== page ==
Tench 101: Care, Diet, Tank Size, Tank Mates & More

Have you ever wanted to keep a Tench but didn’t know how to care for one? Well, you’re in luck! This guide will teach you everything you need to know about keeping a Tench healthy and happy.

The Tench (Tinca tinca) is hardy fish suitable for all types of ponds and large tanks for both experienced and beginner keepers. With their large size and beautiful appearance, these fish are sure to make a statement in any tank. 

And although they’re not as common as some other fish out there, they’re still relatively easy to find for sale online. There are even some color variations of fish, like albino and golden sported, that are considered rare and are highly desired by many aquarium enthusiasts.

Species Summary


If you’re a fan of freshwater fish, then you’ve probably heard of the Tench. 

This species of fish is found in Eurasia and is a member of the Cyprinidae family. The tench is believed to be native to much of Europe and is found in the east to west of the Yenisei drainage in Asia. This fish has been introduced in different Northern Hemisphere countries and is known to migrate between other bodies of water.

The Tench can be found at depths starting at 3 feet and can occur in both vegetated margins and open waters with a mud bottom.

Tench Care Guide

Tench are relatively easy to care for, but there are a few things to keep in mind. 

Tank Size

When it comes to choosing an aquarium for your Tench, size is important. These fish can grow to be quite large, so they need plenty of space to swim and explore. They need a minimum tank size of 132 gallons, with dimensions starting at 80″ x 20″ x 20″.

And if you have the space, a large pond is the ideal home for Tench. 

Tank Mates

Tench are peaceful fish and make great tank mates for other animals. They can live with countless other fish species in a community aquarium. However, aggressive tankmates can cause problems. Koi carp, goldfish, mollies, platy, neon tetra, and clown loach make excellent tankmates for Tench.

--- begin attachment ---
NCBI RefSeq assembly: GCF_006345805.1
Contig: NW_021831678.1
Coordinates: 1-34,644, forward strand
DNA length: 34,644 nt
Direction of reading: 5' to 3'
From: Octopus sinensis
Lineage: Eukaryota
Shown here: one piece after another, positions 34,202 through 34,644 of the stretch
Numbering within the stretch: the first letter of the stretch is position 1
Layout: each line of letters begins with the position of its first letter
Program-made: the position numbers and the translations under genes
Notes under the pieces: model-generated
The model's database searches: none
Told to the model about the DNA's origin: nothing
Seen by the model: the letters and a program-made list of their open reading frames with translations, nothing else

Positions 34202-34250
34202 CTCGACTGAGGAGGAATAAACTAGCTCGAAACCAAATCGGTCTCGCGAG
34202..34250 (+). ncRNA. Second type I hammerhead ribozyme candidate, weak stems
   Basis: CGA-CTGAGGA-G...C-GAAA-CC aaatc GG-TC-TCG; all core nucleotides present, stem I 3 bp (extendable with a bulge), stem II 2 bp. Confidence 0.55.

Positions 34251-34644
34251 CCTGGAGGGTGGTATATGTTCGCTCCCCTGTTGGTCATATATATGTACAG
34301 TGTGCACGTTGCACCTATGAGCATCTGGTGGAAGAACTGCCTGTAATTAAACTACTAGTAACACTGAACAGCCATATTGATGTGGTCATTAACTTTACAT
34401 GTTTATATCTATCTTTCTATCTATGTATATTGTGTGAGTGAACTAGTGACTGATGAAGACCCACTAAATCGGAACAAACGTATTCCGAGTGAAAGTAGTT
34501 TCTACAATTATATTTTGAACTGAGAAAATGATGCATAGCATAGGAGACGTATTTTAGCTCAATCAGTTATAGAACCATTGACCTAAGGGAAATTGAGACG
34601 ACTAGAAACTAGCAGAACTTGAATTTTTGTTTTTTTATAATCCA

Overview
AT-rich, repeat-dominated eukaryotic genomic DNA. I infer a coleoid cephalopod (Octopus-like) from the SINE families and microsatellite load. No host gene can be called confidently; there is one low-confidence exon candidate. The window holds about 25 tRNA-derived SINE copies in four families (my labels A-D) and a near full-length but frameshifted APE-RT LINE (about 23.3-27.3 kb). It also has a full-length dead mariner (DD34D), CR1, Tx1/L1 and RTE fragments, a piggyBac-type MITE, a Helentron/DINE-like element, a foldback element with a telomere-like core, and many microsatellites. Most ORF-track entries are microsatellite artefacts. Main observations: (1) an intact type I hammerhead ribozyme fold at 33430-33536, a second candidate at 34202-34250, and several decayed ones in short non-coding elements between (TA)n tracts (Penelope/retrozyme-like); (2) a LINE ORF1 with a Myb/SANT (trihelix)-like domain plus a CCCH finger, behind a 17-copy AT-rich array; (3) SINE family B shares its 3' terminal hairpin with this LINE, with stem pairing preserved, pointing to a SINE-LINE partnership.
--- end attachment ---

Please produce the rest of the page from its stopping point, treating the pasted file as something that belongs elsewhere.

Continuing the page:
Same Species Tanks

The Tench is often kept as a single species in large aquariums, ponds, or biotope-type tanks where the species’ original location is mimicked.

Water Parameters

Tench are very tough fish and can handle a wide range of water conditions that tend to be on the alkaline side. They’re not very tolerant of very soft or acidic water, though.

The perfect temperature for keeping tench in an aquarium is between 39 and 75 degrees Fahrenheit. The ideal pH range is between 6.0 and 8.0.

What to Put in Their Tank

If you’re considering getting a Tench, you’ll need to ensure you have the right set-up for them in their tank. Here’s a quick guide on what you’ll need.

As with any other aquatic animal, an aquarium heater and a filtering system are essential to keep the tank with Tench healthy. Add a lid to the aquarium as they habitually jump and will likely do so if given a chance.

Although the aquarium’s decoration is not critical to guaranteeing success in maintaining the species, still, it is incredibly beneficial to have a tank that mimics the conditions of the biotope. 

Fine sand or small pebbles as substrates and some decoration is an excellent way to go. Make sure that the tank is well decorated and forms hiding places and territories.

Common Diseases

Tench are one of the most disease-resistant fish you can find. With the proper care and maintenance of both the water quality and the tank, your fish should have no problems. However, as with all new fish, be sure to quarantine them before adding them to the main aquarium.

Food and Diet

The Tench is an omnivore, which means that it will eat just about anything. Tench will feed on plant matter, micro-crustaceans, and biofilm in the wild. They will also consume detritus ( decaying plant and animal matter). Ultimately, the Tench’s diet will depend on what is available in its natural habitat.

In an aquarium, Tench will readily accept all types of food. A good diet for a Tench includes a combination of commercial feed and live, fresh, or frozen foods such as bloodworms, brine shrimp, or daphnia. 

When feeding Tench, it’s important to set a time and stick to it. Try to feed it several times a day, in small quantities.